The front page is indeed still an enormously powerful engine of traffic. We now know that about half of your article views can be attributed to the primary front page or the section front pages — and with it a huge chunk of any news organization’s online revenue. The question, then, is what kind of processes and optimization methodologies have you applied to take advantage of this fact?

John Gruber on Apple’s 30% cut: To the victor goes the pricing power

John Gruber at Daring Fireball has an extended take on the justice or injustice of Apple’s 30-percent cut of all iPhone/iPad subscriptions. (He comes down on the side of justice. Or at least a kind of it’s-fair-because-we-can justice.) If you, like many publishers, are still cranky about Apple’s decision, give it a read to get a reasoned argument for the other side. (One that’ll probably still leave you cranky — but reasoned nonetheless.)

Here are a few thoughts on some of Gruber’s arguments:

Apple doesn’t give a damn about companies with business models that can’t afford a 70/30 split. Apple’s running a competitive business; competition is cold and hard. And who exactly can’t afford a 70/30 split? Middlemen. It’s not that Apple is opposed to middlemen — it’s that Apple wants to be the middleman. It’s difficult to expect them to be sympathetic to the plights of other middlemen.

To the broad category of “middlemen” I’d add “companies whose economics are built for other platforms.”

For all the developers who’ve built native apps for the iPhone or iPad from scratch — say, game developers or productivity app developers — they’ve been able to build their business strategy from a known cost base and a known revenue scheme. If you know that you’re going to be selling 99-cent apps, you can build a business around the expectation of revenue coming in 99-cent chunks. (Or, more accurately, 70-cent chunks, after Apple’s cut.)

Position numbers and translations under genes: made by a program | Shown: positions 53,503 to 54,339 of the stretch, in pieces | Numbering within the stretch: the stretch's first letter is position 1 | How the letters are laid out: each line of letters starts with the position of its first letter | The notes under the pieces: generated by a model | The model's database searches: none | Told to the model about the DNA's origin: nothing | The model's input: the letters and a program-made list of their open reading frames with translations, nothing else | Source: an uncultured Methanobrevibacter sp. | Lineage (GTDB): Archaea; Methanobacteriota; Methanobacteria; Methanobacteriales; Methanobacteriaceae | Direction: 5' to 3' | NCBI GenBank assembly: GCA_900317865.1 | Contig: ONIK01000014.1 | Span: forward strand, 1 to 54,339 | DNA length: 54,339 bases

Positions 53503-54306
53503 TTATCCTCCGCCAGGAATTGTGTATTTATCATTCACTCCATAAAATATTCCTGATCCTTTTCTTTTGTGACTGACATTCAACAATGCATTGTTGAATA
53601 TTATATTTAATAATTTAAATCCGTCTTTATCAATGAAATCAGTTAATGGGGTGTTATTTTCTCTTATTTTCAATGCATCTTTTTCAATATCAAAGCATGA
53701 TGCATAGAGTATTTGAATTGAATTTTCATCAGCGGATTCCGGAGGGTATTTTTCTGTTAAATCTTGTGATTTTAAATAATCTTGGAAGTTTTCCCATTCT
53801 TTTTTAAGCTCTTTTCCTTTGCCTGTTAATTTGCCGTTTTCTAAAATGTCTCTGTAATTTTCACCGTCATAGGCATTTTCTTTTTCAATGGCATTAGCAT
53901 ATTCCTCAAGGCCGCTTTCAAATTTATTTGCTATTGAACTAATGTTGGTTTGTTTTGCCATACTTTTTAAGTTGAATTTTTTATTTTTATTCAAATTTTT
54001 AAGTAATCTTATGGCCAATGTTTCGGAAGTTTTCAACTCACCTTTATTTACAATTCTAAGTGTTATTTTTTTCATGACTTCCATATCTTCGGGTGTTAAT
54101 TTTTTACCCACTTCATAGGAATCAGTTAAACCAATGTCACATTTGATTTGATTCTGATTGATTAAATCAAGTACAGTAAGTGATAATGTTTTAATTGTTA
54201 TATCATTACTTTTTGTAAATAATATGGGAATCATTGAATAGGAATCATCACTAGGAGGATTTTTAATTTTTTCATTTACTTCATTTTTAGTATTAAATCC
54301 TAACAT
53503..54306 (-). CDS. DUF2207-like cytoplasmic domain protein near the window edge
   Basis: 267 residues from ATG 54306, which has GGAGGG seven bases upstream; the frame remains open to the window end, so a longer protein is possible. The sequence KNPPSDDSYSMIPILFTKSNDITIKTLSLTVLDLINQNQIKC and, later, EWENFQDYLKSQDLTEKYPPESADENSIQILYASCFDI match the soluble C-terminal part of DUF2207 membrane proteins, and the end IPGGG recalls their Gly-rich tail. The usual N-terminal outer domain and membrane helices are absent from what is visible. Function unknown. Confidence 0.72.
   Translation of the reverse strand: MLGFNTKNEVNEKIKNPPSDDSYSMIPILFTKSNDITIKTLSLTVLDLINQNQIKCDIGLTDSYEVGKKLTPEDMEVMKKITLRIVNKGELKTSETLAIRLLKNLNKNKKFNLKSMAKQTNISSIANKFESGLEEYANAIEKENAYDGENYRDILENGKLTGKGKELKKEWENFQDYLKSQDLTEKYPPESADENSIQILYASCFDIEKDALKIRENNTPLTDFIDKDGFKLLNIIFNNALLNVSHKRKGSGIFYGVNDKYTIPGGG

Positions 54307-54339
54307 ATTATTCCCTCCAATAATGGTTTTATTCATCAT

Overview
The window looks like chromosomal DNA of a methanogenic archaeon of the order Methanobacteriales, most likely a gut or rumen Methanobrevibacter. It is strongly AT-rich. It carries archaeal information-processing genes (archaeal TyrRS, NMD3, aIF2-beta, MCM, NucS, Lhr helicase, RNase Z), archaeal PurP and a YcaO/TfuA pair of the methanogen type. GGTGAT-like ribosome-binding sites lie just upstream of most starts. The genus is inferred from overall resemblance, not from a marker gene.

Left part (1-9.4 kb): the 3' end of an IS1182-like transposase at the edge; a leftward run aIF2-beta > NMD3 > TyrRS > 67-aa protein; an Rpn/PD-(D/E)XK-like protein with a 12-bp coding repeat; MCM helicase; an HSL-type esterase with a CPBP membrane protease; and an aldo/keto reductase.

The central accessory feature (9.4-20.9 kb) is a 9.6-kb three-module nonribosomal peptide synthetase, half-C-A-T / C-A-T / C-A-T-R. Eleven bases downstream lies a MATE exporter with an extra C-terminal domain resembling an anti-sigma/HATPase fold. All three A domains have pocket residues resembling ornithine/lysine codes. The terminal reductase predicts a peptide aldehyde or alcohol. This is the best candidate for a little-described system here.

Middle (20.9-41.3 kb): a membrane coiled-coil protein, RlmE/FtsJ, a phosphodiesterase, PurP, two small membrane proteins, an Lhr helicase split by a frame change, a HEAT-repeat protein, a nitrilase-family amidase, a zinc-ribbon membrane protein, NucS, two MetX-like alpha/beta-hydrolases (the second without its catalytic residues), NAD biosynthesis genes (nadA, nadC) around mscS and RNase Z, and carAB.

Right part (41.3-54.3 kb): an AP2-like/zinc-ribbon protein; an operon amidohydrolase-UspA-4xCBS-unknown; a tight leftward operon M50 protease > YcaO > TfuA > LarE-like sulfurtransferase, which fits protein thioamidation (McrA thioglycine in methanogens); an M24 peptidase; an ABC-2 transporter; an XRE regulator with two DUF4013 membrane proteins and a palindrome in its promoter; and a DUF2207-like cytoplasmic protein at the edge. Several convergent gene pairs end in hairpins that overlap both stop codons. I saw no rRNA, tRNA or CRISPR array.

But if you’re a business that already exists, with its own native pre-iOS economic basis, you’re laden with a bunch of preset economic variables. If you’re a newspaper, you’ve already got a newsroom with X number of reporters and Y number of photographers and Z number of editors. (Which were probably around 2X, 2Y, and 2Z ten years ago.) You’re coming to a new platform, but it’s not an entirely new product you’re creating — you were already paying those reporters. And when you’re calculating something like pricing, you’re doing that with an understanding that you’re also navigating the economic space between what you’re already charging for your website (likely $0 now, although you’re planning on changing that later this year) and what you’re already charging for a print subscription (whether that’s $12, $20, or $30 a month). You’re already scared to death about trying to convince people they should pay for your website — and then all of a sudden, the monthly number you’d been planning to charge for your iPhone app needs to go up 30 percent to make the math work.